I gave a talk on injuries among female athletes recently. One of the listeners in the audience reluctantly came up to the stage after the talk to ask me a question. She mentioned that she had recently developed pain on the outside of her knee when she jogged. It surprised me that she felt bad asking me for advice because she wasn’t an athlete like those I typically treat.

This is actually a common misperception. Maybe the term sports medicine is misleading. Sports medicine might imply that surgeons and primary-care sports medicine doctors only evaluate people who play competitive sports. Possibly the only sports medicine doctors the public hears about are the ones who serve as team doctors for professional sports or those who discuss injuries of famous athletes in the media.

A runner is an athlete

The broader meaning of “athlete”

I would argue that the term “athlete” has a much broader application. I believe that just about everyone is an athlete. If you like to jog or lift weights for exercise, you’re an athlete. If you play adult co-ed softball or flag football in a recreational league, you are an athlete. If you like to walk or play golf to stay active at an older age, you’re still an athlete.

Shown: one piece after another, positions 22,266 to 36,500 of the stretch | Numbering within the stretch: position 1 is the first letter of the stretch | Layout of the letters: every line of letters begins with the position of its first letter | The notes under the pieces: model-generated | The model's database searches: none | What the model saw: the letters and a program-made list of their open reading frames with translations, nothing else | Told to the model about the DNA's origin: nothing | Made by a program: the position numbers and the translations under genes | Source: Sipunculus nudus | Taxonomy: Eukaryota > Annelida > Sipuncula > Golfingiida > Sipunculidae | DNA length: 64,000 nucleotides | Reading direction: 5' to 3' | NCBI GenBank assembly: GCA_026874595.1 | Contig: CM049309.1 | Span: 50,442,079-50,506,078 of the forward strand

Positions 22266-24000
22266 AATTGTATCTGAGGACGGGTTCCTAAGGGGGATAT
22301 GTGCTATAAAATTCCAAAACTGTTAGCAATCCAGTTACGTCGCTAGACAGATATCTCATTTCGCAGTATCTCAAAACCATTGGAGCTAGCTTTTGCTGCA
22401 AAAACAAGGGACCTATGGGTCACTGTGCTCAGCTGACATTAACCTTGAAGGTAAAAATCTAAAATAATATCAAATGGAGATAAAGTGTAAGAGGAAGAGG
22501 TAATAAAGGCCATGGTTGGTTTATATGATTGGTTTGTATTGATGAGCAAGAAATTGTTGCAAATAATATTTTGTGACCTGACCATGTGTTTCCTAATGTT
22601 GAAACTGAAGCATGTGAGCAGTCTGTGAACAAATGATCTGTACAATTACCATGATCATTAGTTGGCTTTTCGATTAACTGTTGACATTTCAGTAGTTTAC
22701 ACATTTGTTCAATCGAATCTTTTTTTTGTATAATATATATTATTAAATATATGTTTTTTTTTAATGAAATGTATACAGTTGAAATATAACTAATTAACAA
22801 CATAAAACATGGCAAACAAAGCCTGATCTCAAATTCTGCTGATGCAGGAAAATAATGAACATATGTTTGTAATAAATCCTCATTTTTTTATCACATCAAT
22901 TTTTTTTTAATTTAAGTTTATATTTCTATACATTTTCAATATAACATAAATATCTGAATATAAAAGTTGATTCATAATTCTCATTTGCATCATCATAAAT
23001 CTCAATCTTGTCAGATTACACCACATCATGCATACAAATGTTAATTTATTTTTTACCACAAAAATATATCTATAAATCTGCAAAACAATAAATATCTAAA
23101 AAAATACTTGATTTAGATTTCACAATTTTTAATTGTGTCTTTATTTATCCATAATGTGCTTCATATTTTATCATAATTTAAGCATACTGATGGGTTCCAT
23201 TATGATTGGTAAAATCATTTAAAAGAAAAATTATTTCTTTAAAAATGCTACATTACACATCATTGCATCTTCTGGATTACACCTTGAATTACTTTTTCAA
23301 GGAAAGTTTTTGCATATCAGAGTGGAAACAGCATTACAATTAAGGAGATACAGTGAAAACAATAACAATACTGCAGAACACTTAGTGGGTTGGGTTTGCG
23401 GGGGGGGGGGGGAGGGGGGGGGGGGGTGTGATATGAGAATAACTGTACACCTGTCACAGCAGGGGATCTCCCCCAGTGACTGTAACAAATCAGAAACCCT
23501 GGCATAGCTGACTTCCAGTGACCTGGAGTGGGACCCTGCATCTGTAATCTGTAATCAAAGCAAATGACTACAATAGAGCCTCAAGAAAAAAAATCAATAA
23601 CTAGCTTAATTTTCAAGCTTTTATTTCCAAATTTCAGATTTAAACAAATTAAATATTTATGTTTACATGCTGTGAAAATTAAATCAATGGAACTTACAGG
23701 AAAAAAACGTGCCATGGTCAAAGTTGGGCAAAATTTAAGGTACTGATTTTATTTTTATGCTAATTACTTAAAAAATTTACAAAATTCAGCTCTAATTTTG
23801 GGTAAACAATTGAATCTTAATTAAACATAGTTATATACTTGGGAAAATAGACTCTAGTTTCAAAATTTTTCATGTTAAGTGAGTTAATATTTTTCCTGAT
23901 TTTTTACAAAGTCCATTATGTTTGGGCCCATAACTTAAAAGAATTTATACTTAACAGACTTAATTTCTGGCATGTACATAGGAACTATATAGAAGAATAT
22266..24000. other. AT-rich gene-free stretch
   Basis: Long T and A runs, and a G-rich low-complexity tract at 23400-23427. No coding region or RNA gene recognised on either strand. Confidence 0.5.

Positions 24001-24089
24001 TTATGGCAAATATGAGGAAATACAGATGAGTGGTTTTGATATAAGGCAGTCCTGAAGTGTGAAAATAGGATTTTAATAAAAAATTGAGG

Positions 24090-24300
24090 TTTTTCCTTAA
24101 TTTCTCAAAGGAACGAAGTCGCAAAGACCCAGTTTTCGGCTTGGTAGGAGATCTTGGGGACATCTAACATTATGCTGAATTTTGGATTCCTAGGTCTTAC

Being a team doctor for professional sports is certainly rewarding. Those elite athletes are a minority of the patients most sports medicine surgeons see on a daily basis. Even factoring in team sports athletes of all ages and skill levels – youth leagues, travel teams, high school and college sports – there is a huge percentage of patients we treat that don’t fall into these groups.

Goal of sports medicine to treat all athletes

One of our main goals in sports medicine is to help people return to the sports or exercise that they like to do. It doesn’t matter if that physical activity is playing football, training in boot camp classes, or using an elliptical machine. For me, there is no greater thrill as a doctor and surgeon than to see the excitement on a patient’s face when I allow her to return to her activities.

Woman lifting weights in the gym

My point is simple. All of these messages that I and other sports medicine healthcare providers share – injury prevention efforts, rules changes to decrease injuries, explanations of injuries, treatments and much more – apply not only to competitive athletes, but to ALL of you who are athletes in your own ways.